Ben White: ‘After practice the last thing I want to do is watch football’ | World Cup 2022
Ben White didn’t watch much football growing up in Dorset. It was never aired around the house, his parents were just not interested. Does he have any memories of the World Cup? “Not that sticking out,” says the Arsenal and England defender. And you won’t find him pitching a game on a night these days, either.
“To sit down and watch a 90 minute game after training all day and having had four or five football meetings…the last thing I want to do is watch more football,” says -he.
On the day Gianni Infantino sparked outrage and astonishment, as the stakes around this World Cup pounded like a migraine and the footballing pressure mounted ahead of the big kick-off, White is the antidote.
Sitting in a tent at England’s training base and speaking in a low voice, he spoke of his easygoing nature and how it helped him rise to the top, deal with rejection and upheaval season after season. It was hard not to link him to an upbringing devoid of tribalism and football obsession, although his father Barry’s genes were also clearly at work.
“My old man is so laid back it’s ridiculous,” White says. “He would just go to work, a normal guy, a gardener, and he has no passion for any sport. When I got called up for the World Cup squad, he said, ‘Bravo.’ It was like he knew it was going to happen and it wasn’t a surprise to him. My mom is the opposite, so I think I found the balance between them.
“My temper is one of the main reasons I am where I am. I don’t go too high or too low. I learned by being freed [by Southampton at 16]. It was a shitty day but I didn’t cry. It was on to the next thing and that’s how it is after a game if you haven’t played so well. After my first for Arsenal against Brentford [at the start of last season] I was hammered. Now they all praise me.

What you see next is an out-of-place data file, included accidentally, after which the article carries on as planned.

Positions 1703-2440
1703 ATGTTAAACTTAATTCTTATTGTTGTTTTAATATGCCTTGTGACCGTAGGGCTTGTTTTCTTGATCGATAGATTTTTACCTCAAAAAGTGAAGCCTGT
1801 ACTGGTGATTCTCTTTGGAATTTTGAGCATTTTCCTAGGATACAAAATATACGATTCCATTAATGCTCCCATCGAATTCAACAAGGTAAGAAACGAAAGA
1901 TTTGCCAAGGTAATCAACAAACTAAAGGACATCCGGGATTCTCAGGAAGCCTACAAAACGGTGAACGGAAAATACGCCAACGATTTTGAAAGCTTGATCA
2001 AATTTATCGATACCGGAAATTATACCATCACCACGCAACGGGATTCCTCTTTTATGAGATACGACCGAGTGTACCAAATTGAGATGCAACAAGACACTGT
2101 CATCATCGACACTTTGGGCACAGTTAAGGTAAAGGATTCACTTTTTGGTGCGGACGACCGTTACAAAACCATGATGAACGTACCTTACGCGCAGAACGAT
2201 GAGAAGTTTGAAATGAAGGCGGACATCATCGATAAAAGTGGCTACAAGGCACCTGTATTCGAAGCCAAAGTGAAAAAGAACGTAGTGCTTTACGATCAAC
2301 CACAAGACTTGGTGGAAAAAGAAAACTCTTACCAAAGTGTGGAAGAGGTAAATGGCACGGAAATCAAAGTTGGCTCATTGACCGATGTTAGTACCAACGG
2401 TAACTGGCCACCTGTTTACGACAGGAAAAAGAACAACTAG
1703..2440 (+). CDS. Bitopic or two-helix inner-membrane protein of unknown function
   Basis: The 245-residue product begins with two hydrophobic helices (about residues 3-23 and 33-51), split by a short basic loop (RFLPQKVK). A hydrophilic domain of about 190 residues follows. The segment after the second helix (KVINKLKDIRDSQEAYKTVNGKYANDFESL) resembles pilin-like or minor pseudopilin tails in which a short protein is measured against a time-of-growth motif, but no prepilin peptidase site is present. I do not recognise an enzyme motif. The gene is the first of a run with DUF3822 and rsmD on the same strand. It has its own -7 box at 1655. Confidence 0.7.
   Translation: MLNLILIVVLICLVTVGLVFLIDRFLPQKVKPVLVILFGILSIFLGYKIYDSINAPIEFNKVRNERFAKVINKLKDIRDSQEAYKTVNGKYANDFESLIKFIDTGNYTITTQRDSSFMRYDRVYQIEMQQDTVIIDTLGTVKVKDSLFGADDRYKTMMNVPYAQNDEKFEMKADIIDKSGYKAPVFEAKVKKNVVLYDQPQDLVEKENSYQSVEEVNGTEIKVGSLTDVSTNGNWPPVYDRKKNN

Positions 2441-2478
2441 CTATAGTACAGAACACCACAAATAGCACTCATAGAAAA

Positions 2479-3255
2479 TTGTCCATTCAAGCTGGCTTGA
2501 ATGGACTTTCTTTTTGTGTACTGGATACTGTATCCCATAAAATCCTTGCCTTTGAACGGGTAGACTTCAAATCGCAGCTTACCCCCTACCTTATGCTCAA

White remembers cycling to Bournemouth beach as a child to watch the World Cups on the big screen, but he always preferred to play to himself, taking walks in his garden; always active, carefree. “I don’t look too far ahead,” he says. “I am an everyday person. I wake up, take care of this day and try to have the best ever. I am not someone who has something planned in normal life. If I want to go to dinner somewhere during the day, I will.
“I didn’t think about the World Cup at all until it was close. If you’re so preoccupied with something, it normally doesn’t happen. Things will be what they will be and you take care of them when they come.
It would be a mistake to think that White doesn’t have a rare inner steel, quiet self-assurance, and that’s suddenly apparent when he talks about how good he feels about his life, which served as a springboard for his Arsenal’s excellent form.
In each of the last five seasons he has played for a different club, with loans from Brighton to play in League Two for Newport in 2017-18, then League One for Peterborough and, after that, for Leeds in the Championship , where he got a promotion. He remained at Brighton in the Premier League in 2020-21 before joining Arsenal for £50million.
“Coming to League 2,” says White. “You go to a club and they’re like, ‘Who is this guy?’ Then I go to break the season and get the player of the season Then I go to a Ligue 1 club and the same thing happens Then I go to Leeds nobody knows who I am and I play every minute I believe in myself, I don’t think I did it the easy way.
White says he felt the benefit of being “back to back at a club” for the first time in his senior career. Repurposed by Mikel Arteta, as a right-back, the adaptation was seamless; the memory of the Brentford game and his initial struggles to win Arsenal’s support faded.
“Looking back at Brentford, I didn’t do it badly,” White said. “I won half the duels and people said I was bullied. It’s an opinion and they change a lot. It’s always like that and they [the pundits] are paid for an opinion. Sometimes it sucks. »
White is on the fringes of the England squad but he offers an option as a right-back, centre-half and right-back three. “At Arsenal we build in three, so I play in central defense every week, but on some occasions I fly forward,” he said.
Could the Whites emerge later in the tournament? It’s at the top of its game and ready, although it will keep it cool between training sessions. How does he deal with the boredom of the camp? “Sunbathing,” he replies. “I sunbathed this morning. There is not much to do. You rest and there are recovery things to do. Go to bed early and watch a movie. It’s very nice around the pool. Very relaxing.”